One Language: A Sound Experiment

By Jimena and Maria

In 1998, Jacques Derrida published Monolingualism of the Otheran interesting reflection on issues such as identity, language, citizenship, and colonialism. Derrida confessed his personal history to analyze how exclusions -as the one he faced- “come to leave their mark upon this belonging or non-belonging of language, this affiliation to language, this assignation to what is peacefully called a language”. He stated:

“…My monolingualism dwells, and I call it my dwelling; it feels like one to me, and I remain in it and inhabit it.  It inhabits me. The monolingualism in which I draw my very breath is, for me, my element. Not a natural element, not the transparency of the ether, but an absolute habitat. It is impassable, indisputable (p.1)…Yet it will never be mine, this language, the only one I am thus destined to speak, as long as speech is possible for me in life and in death; you see, never will this language be mine. And, truth to tell, it never was (p.2).”

During the whole essay he goes back over and over again to one particular sentence that, in a way, sums up the core of his reflection: I only have one language; yet it is not mine.
We found this sentence in particular -and the whole reflection in general- both compelling and transcendental. We felt that the sentence contains contradiction, anxiety, frustration but also a sort of poetic language. When we read the text, we inevitably thought of the condition of the immigrant, and in some contemporary unsolved conflicts inside nation-states that remark how those categories (language, culture, citizenship, and identity) create boundaries that still exclude and miscommunicate.

Our own thoughts on Derrida’s reflection were the inspiration for our sound experiment. We didn’t attempt to fully interpret Derrida’s ideas by conducting this modest sound exercise, but to explore this idea about language beyond the text.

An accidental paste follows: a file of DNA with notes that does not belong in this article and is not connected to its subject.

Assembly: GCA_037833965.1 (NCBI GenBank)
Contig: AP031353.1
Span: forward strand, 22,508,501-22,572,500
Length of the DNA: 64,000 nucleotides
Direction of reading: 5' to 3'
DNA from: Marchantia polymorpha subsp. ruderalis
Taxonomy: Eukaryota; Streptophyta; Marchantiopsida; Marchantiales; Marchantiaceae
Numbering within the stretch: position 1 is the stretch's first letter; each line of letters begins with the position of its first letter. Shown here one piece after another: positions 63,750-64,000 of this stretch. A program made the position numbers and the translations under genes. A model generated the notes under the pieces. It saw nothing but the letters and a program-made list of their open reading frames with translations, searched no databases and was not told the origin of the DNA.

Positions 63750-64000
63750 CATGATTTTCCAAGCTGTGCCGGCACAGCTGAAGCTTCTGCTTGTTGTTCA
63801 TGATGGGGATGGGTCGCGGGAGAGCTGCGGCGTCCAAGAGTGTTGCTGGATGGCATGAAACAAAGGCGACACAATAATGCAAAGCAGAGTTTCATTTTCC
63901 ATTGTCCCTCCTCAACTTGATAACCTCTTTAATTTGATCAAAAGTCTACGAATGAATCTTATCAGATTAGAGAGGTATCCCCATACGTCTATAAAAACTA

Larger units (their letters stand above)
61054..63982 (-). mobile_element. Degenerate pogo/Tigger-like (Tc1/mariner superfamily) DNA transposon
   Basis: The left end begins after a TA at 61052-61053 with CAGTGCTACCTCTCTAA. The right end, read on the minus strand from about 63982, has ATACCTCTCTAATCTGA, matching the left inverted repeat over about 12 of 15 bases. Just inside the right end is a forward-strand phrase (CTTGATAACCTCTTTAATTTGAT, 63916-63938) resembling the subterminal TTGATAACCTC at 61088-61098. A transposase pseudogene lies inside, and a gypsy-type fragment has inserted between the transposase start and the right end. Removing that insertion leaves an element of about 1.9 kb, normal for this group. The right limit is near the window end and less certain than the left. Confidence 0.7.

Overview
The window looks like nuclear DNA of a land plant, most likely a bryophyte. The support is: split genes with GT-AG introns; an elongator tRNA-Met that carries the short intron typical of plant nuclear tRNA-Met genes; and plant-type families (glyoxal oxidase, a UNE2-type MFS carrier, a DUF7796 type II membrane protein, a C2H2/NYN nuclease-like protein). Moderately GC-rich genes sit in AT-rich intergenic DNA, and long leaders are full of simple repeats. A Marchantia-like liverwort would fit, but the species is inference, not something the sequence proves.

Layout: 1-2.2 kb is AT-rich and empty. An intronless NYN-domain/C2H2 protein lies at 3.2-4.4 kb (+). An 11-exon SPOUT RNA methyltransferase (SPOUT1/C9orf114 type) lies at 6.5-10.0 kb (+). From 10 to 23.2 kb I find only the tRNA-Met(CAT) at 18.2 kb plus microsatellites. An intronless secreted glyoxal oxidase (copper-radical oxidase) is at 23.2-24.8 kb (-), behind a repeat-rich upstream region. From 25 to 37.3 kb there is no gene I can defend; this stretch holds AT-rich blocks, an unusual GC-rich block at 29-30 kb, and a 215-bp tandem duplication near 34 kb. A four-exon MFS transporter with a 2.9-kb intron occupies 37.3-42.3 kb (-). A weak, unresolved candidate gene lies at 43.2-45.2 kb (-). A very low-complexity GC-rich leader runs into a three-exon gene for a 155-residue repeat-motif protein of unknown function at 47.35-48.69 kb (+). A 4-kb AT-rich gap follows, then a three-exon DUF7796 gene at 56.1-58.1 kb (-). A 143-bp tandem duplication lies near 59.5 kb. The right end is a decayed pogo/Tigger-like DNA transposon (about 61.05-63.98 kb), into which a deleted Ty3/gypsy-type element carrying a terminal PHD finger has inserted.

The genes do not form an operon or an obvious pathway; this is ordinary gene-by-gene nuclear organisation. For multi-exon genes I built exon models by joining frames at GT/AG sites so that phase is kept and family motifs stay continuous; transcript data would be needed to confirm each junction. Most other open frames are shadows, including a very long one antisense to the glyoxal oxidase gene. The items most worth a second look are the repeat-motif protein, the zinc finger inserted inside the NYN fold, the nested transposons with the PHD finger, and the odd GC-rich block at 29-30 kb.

The experiment


We walked over 5th avenue in Park Slope, Brooklyn, and recorded the voices of 8 people, all of them immigrants who work in various stores and restaurants. We asked them to say what their mother tongue was, in their native language and in English; then, to read the sentence from Derrida (I only have one language; yet it is not mine), and finally to translate the sentence it into their native language.

At first, we thought our directions were straightforward and didn’t anticipate any misunderstandings or special reactions. But when we hit the streets, the interaction with people we encountered was both a challenging and enriching experience. Most of the people were immediately engaged in the conversation as soon as they were asked to speak in their native language, although some of them said that they only spoke little English. After speaking in their native language, they asked if we understood what they were saying, and some of them offered to explain the translation or write it down for us.